Hidden beneath the spectacular street battles that aim to force Egyptian dictator Hosni Mubarak out of office is a trigger that exists in dozens of countries throughout the world – food.
Egypt is far from an isolated case when it comes to food shortages. Since 2008, rising food prices have resulted in 40 mass riots throughout the globe and the United Nations reports that 37 countries currently face a food crisis. World prices for basic food commodities such as corn, sugar and beef have all spiked in the last year resulting, in many regions, in sharp reductions in food intake. The governments of Kenya, Uganda, Nigeria, Indonesia, Brazil and the Philippines all issued warnings in 2010 about impending food shortages.
What makes Egypt special in regards to food shortages is the triple convergence of ecological devastation induced harvest reductions, government corruption and ineptitude and a resulting reliance on a global food market that is being inflated by global environmental degradation and capitalist speculation.
The Nile River, the great provider of civilization, sits at the core of the severe environmental decline in the region. An over reliance on its resources combined with long-term negative effects from damming projects have resulted in water scarcities and yield declines in arable land. The resulting crisis has produced skyrocketing prices for potable water – soda is now cheaper than water in many parts of Egypt – and reductions in the planting of necessary crops.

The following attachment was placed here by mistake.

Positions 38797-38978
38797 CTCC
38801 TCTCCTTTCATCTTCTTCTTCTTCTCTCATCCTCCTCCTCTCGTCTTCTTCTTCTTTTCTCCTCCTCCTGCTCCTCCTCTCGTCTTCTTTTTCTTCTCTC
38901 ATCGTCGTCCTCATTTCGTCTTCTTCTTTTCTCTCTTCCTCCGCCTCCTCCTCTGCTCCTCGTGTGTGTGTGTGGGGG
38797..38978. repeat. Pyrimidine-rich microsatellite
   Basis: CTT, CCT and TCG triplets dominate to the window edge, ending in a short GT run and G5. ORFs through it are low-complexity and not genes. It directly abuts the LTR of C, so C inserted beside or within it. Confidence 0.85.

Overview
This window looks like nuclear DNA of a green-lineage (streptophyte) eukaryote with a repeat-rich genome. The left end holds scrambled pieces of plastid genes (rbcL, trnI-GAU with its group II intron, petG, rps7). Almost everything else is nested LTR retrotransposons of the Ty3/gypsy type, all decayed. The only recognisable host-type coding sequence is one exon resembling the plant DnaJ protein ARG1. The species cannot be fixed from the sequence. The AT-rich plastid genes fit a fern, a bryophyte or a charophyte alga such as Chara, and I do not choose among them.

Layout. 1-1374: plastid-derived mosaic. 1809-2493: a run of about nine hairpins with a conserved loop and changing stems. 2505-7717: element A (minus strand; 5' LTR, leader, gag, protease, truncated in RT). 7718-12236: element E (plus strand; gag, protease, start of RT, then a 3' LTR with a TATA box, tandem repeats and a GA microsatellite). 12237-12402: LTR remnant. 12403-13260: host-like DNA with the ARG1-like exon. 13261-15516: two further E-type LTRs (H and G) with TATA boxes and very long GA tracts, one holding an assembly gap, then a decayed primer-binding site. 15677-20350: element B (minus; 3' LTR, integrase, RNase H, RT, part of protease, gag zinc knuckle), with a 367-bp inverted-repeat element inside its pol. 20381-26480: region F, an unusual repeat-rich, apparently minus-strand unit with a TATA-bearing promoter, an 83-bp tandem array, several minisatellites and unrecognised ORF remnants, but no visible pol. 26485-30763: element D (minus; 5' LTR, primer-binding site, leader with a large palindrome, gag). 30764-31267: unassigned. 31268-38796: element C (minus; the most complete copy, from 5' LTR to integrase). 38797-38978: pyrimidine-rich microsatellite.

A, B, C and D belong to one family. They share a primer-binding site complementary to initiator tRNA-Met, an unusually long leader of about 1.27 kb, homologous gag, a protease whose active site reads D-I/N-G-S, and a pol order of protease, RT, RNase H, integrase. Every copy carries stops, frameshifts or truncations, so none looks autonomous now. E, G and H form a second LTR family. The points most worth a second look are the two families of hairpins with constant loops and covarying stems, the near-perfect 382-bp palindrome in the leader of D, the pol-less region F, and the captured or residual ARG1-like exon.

In November 2010, just a few months before the revolt, the Mubarak government announced severe restrictions in the production of staple crops such as rice. The reduced rice production had spiralling effects. Prices rose sharply, a key nutritional staple was removed from the poor and, because rice is also a key export crop, agricultural labourers were left jobless. All this was done via the usual autocratic decree from Cairo.
The Mubarak government has, for many years, chosen to manage the food crisis with an old combination succinctly summarized by turn of the 20th century Mexican Dictator Porfirio Diaz’ slogan “pan o palo” (bread or the stick). Instead of allowing workers to bargain for wages that might meet the increased food costs, he repressed the labour movement through a reliance on a police apparatus that had swelled to an estimated one police operative for every 37 citizens. This, while refusing for the last 26 years to raise the minimum wage.
Though it was a critical strategy to maintain political order, Egyptians do not live on wheat alone. Soaring bread prices, lack of rice and water scarcity intersected with sharp increases in the costs of other basic foodstuffs. This year, vegetable prices soared 50% and meat and poultry increased by 28.6%. The tomato crop was particularly poor this season with harvests declining as much as 75% in some areas.
One lesson that can be drawn from this moment is that it is vitally necessary to create another kind of global system for the production and distribution of food. No amount of democracy in Egypt will solve their food crisis since, for the foreseeable future, the country will be dependent on the global marketplace for critical food supplies.
Capitalist values built into these markets ensure that they serve the profit interests of the big food conglomerates. Ecological damage pushes further reliance on these same markets. A new system anchored around socialist notions of global equity and ecological sustainability would serve as a better companion to the demands for political freedom being presented in Egypt and held by people living in many other places in the world.
Billy Wharton is a writer, activist and the editor of the Socialist WebZine. His articles have appeared in the Washington Post, the NYC Indypendent, Spectrezine and the Monthly Review Zine.
January 31, 2011